Mrs. Tebyanian, in response to the question stating on what basis the Amaken or any other agency shut down these Baha’i-owned businesses, replied “Even before proving any of the allegations in court for those who were arrested for their beliefs, Amaken started the process of revoking their permits and use the accusation that they were criminals to justify their actions. In addition, some permits were revoked because the shop’s female employees did not wear proper Islamic hijab or finding a picture of a singer in the computer used in the shop”.
According to her, the Bahai’s of Semnan cannot even hold jobs such as private tutoring, because as a result of negative propaganda against Bahai’s in the city, people are afraid to speak or conduct business with Baha’is. In this way, Bahai’s have been isolated in the city of Semnan.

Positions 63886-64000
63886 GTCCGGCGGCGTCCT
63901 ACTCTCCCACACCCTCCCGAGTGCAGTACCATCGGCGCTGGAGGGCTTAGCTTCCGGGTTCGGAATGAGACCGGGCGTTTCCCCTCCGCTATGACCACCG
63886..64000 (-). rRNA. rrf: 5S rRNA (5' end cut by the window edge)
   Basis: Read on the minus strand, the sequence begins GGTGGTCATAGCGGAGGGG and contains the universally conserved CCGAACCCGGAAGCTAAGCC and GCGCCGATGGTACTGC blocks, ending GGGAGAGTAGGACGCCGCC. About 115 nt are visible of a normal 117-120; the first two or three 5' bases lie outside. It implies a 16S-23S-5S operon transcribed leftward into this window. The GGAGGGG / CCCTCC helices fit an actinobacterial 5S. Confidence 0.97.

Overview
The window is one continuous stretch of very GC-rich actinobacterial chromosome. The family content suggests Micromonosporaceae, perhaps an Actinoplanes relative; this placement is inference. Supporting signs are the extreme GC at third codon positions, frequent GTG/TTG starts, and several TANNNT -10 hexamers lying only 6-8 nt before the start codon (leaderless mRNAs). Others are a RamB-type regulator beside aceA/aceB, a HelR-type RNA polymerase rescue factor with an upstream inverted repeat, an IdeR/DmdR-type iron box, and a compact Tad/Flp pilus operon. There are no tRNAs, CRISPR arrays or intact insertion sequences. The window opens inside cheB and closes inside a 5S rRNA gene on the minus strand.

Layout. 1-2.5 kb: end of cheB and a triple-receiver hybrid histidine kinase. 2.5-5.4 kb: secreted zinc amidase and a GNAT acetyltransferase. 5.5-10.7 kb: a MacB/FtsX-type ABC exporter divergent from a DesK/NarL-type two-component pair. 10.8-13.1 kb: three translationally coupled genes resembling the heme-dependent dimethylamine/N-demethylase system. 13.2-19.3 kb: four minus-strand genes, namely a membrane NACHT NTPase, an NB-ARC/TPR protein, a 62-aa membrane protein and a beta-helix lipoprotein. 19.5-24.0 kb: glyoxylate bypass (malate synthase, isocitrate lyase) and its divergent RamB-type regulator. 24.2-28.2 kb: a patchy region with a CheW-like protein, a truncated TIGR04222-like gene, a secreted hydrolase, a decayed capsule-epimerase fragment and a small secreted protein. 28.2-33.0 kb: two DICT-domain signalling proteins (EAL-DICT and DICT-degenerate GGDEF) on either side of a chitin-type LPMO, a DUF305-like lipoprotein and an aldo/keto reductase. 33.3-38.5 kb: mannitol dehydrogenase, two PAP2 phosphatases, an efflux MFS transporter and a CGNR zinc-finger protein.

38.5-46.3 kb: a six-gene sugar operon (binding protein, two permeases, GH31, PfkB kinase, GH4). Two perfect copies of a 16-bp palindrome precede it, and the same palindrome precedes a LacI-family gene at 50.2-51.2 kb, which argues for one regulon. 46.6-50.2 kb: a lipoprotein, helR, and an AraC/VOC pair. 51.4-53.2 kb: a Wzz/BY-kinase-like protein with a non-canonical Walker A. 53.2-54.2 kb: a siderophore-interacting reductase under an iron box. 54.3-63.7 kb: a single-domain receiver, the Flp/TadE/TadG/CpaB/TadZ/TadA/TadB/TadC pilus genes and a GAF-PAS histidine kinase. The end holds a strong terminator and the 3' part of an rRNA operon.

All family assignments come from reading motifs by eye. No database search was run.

So far Baha’is have gone to the union of shopkeepers, the Office of the Imam Jomeh, and the city Intelligence service, but no answer has yet been given. Mrs. Tebyanian continues “We even protested to the Department of Administrative Justice, Members of Parliament, and Tehran Provincial court, but there has been no clear answer so far, and the shops remain closed.”
Economic pressure on Bahai’s are everywhere in Iran, but in Semnan, due to “the support of government agencies in oppressing religious minorities” and “an absence of attention to Baha’is’ compliants from government”, it is the worst in the country. She said “They want Baha’is to leave their home towns and leave not only the town of Semnan but Iran itself… they want to expel us from our motherland. In the interim they warn people to avoid us. The good thing is that many people sympathize with us.”